The firm may add a strategy that bridges early-stage life sciences investing and buyouts, Michael Bauer, co-head of EQT’s global healthcare sector team, told Private Equity International, noting that it would not rule out a life sciences growth fund in the medium term.
“There are a whole lot of very interesting, fast-growing companies in between that are already beyond the stage of where EQT invests in, and they’re a little bit at the too-early stage for us to invest in from the buyout fund,” Bauer said.
EQT launched a growth strategy in October 2020 and is seeking €2 billion for its debut fund, which will invest in B2B, healthcare, impact and consumer technologies.
The firm said last week it had agreed to acquire 100 percent of the LSP management company for €450 million. The transaction will grant EQT 20 percent of the right to carried interest in select LSP funds, and 35 percent of the carried interest in future funds.
With this deal, EQT will have the team and expertise to invest across the whole spectrum of healthcare deals – from companies early in their life cycles to fast-scaling businesses and large-cap, mature buyout opportunities, Bauer said.
“The objective is to create an ecosystem around the healthcare sector in a similar way as we have done on the tech side with ventures, growth and buyouts,” he added.
Healthcare has represented between one-third and 50 percent of capital deployed in EQT’s last four fund cycles, according to Bauer.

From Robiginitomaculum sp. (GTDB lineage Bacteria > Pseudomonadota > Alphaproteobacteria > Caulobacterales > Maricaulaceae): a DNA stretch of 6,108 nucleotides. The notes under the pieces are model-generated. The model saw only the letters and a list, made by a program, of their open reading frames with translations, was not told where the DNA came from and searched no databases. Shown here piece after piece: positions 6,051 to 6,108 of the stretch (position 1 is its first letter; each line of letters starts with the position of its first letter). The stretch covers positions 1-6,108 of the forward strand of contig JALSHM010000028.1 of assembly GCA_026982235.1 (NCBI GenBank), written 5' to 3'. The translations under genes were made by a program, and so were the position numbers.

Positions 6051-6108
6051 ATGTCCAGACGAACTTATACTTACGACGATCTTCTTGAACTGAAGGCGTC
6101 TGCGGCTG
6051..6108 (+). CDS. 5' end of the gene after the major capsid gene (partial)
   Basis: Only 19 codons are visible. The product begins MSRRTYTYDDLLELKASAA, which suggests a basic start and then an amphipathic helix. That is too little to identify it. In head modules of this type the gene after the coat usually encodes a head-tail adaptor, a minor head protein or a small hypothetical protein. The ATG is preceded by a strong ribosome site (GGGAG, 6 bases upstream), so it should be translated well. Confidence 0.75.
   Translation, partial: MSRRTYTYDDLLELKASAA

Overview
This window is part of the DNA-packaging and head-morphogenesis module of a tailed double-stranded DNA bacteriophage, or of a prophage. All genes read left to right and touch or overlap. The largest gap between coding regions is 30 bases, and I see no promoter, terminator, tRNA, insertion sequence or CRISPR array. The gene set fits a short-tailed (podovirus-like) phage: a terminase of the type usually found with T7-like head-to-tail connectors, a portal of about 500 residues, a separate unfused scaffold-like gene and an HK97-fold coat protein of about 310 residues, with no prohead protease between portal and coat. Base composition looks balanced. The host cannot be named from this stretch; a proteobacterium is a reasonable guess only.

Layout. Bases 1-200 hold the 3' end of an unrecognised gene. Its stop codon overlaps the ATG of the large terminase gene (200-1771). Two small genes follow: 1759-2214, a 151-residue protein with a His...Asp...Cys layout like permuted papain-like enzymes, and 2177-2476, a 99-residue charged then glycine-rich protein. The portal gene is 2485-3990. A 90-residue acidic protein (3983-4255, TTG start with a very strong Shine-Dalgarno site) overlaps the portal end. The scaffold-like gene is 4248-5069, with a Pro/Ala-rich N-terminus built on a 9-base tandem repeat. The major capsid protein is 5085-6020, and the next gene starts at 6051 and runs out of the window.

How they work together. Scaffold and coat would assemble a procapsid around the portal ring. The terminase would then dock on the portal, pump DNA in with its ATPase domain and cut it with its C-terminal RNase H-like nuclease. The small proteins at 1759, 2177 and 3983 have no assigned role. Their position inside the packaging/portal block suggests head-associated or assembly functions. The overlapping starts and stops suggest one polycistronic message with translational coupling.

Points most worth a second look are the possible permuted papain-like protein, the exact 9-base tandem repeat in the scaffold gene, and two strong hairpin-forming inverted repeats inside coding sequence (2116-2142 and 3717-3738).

LSP is one of the most established life sciences venture firms in Europe and has €3 billion under management. It has backed more than 150 companies since 1998.
In early November, the firm held an intermediate close on €850 million for its seventh and largest fund, surpassing its €750 million target. LSP 7, which will invest in early to late-stage drug development and medical technology companies, is the largest European life sciences VC fund to date. LSP is also deploying its second health economics fund, its debut dementia-focused fund and an open-end fund investing in listed healthcare companies.
Inside the deal
René Kuijten, managing partner of LSP, told PEI that the deal was about a year in the making. The rationale: LSP wanted to focus more on investing than fundraising.
“We’re the largest life sciences VC firm at moment in Europe, but the issue is that we have to spend more and more time on fundraising,” Kuijten said. “And the strategic question for us was: ‘Did we want to become a fundraising engine? Is this what’s going to be our core? And the answer was clearly, no.’”
Kuijten noted that the tie-up with EQT was a win-win because of its “fundraising engine and its expertise in commercial risk”, which complemented LSP’s know-how in scientific risk.
Bauer and Kuijten said the two businesses could look at transactions together on a case-by-case basis. For example, EQT may look at a large company that has some pipeline risk attached and enlist the LSP team to look at the late stage to growth crossover funding of the business. Similarly, LSP will involve EQT in transactions that might face commercialisation risk.
Kuijten added that there is a “very large lack of capital for biotech in Europe”.
“If you compare Europe to the US, there’s about five times less capital in Europe for the same amount of high-quality deals than in West,” he said. “There’s so much room to increase the fund size of tomorrow.”
– This article has updated with the intermediate close of LSP 7 in November. It held a final close on over €1 billion in February 2022.
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